Wrist is still a bit sticky. Hoping a bath tonight will take care of that. Looking forward to that moon day on Friday - have an outing planned to Spa Castle with a friend. And fingers crossed, will try to start going to the shala more often starting next week. I think it is the split practice (between ashtanga and jivamukti) which is causing me problems now..rather than helping.

Thursday, April 12, 2012

Closing time

No, not ending the blog. Got headstand today. Thus ends the getting of asanas that I can do, though not often with ease, or anything approximating ease. It was one of the lightest and most focused headstands that I have done, with my teacher watching, of course (super asana and focusing powers once again when she is watching me). Also, by that time in my practice, I am tired and rather looking forward to savasana, so it takes a lot of effort to hold the posture, which keeps my mind from wandering too much.

My biggest challenge these days is focus, as in not getting distracted by whoever is on the mat next to me or looking to see who walked in or out of the room, especially during the standing postures, where I cannot practice continuously (having to take a breath or two between standing postures is a real focus killer, even if i need it for keeping my breath). The shala has been a little more crowded in the mornings, so I have been practicing in different spots in the room (not always by choice). I am attached to my corner spot, but I rarely seem to get there at the right time to get it. Today, the people on either side of me started a few minutes after me, but blew right by me. This always reminds me that I have to let go of my need to compete (go faster? not possible. compare their form to mine -do I look like that in chautaranga? feel bad - why am I so slow?).  My focus improves a bit once I start seated, because the forward bending feels more internal.

I wonder what headstand will be like next practice, when my teacher is not watching.

Tuesday, April 10, 2012

You are stronger than you think

I learned a new cool transition yesterday-chakrasana. Thus far, I land on my hands and knees and have to crawl forward into chautauranga. My teacher helped me the first time, and then I magically managed to do it myself the second time (while she was watching- having your teacher watching gives you special powers to get deeper into any pose than you would on your own- I know-I felt it in uttana padasana-which I managed to hold for 10 breaths for the first time). She said chakrasana is more scary than hard. I was amazed. I tried this at home quite a while back, before I even started with ashtanga..only to be totally beached on my back.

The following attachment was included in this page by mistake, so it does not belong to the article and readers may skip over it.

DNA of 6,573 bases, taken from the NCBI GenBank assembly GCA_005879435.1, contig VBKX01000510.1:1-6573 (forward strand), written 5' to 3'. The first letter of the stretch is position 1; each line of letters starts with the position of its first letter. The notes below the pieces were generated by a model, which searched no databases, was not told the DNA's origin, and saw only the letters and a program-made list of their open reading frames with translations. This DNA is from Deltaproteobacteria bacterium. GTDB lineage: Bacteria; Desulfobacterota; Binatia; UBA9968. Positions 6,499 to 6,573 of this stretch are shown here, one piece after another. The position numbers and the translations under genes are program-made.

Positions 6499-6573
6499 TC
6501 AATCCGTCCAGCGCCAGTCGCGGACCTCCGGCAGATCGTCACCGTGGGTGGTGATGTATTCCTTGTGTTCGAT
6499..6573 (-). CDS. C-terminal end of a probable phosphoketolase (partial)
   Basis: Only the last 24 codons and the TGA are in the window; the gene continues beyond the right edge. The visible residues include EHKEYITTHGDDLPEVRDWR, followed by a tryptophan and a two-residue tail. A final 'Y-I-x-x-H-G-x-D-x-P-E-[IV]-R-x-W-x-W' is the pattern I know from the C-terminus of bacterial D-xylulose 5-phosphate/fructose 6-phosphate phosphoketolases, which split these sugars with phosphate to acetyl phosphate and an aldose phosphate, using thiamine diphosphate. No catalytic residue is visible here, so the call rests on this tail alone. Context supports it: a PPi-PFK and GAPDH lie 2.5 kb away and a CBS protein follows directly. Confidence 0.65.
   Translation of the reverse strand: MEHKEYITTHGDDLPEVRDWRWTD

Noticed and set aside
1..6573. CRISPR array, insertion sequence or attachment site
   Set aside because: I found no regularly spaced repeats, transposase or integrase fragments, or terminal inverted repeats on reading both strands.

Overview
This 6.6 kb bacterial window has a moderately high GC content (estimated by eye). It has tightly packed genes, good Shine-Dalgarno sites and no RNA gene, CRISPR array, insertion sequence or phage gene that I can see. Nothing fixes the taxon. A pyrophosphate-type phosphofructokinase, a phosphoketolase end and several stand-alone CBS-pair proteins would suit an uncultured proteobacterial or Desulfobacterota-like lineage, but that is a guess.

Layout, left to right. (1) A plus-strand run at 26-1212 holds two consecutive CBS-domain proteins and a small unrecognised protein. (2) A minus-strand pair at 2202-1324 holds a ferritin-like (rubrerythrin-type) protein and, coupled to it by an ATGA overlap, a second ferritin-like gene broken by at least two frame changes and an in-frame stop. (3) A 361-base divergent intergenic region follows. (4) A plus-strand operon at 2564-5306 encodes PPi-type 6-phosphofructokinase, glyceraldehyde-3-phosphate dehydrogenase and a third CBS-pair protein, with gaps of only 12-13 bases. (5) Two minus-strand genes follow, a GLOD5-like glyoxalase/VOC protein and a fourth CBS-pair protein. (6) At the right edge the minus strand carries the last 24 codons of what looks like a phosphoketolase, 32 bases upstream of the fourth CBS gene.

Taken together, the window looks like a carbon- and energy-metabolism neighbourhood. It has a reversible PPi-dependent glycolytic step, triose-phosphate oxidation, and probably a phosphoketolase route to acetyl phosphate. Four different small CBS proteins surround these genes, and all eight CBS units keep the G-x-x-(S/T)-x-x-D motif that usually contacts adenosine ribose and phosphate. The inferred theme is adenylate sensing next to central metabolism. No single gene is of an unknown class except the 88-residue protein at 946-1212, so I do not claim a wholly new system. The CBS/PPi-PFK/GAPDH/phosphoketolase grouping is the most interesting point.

Today, I felt much heavier, clunkier and my breath sounded awful again, almost wheezy at points. How to transition to more than 3 days a week of this in an intelligent manner..still must figure that out. Even though on my non-ashtanga days I practice Jivamukti style (which is still quite intense, though in a different way). I will try to up it to 4 days a week next month, and see how that goes. I need to learn to work hard, but not 100% all the time, because that is too much (unless the yoga was all I have to do in my day). I also need to think about when to try to jump back again (I am scared of really damaging my ankle/lower leg and I am not sure if it will ever heal to a point of zero discomfort, even without jumping). I am afraid that if I wait too long, I will have forgotten how to do it..Ego ego ego.

I did manage my baby version of chakrasana again, though it took a couple tries. I had to psyche myself up with my new mantra for this transition- it is more scary than hard.

Good thing to think of, as I am also contemplating moving, and getting a roommate..all to live closer to downtown. When I moved to New York over 10 years ago, it never occurred to me how much time I would spend on the train every day.

Thursday, April 5, 2012

Move Into Your Human Unsuccess

I just finished reading, Yoga and the Quest for the True Self. One thing that stood out for me was a quote by Marion Woodman, who was a student of Jung:
"Don’t try to transform yourself. Move into yourself. Move into your human unsuccess. Perfection rapes the soul". She was talking about not ignoring the shadow side of your psyche, because it will come back and bite you (as it did at Kripalu in the 90s)